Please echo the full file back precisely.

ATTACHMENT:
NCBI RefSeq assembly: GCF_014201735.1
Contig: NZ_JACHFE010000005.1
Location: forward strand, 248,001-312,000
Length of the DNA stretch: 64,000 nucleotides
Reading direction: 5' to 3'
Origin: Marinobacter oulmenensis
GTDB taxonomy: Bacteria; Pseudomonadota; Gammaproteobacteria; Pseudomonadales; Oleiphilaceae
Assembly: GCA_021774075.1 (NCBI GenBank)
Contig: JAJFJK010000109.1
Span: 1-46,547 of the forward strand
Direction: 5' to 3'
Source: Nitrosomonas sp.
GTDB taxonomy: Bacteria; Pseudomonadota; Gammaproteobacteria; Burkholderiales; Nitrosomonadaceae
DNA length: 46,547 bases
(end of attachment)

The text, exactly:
NCBI RefSeq assembly: GCF_014201735.1
Contig: NZ_JACHFE010000005.1
Location: forward strand, 248,001-312,000
Length of the DNA stretch: 64,000 nucleotides
Reading direction: 5' to 3'
Origin: Marinobacter oulmenensis
GTDB taxonomy: Bacteria; Pseudomonadota; Gammaproteobacteria; Pseudomonadales; Oleiphilaceae
Assembly: GCA_021774075.1 (NCBI GenBank)
Contig: JAJFJK010000109.1
Span: 1-46,547 of the forward strand
Direction: 5' to 3'
Source: Nitrosomonas sp.
GTDB taxonomy: Bacteria; Pseudomonadota; Gammaproteobacteria; Burkholderiales; Nitrosomonadaceae
DNA length: 46,547 bases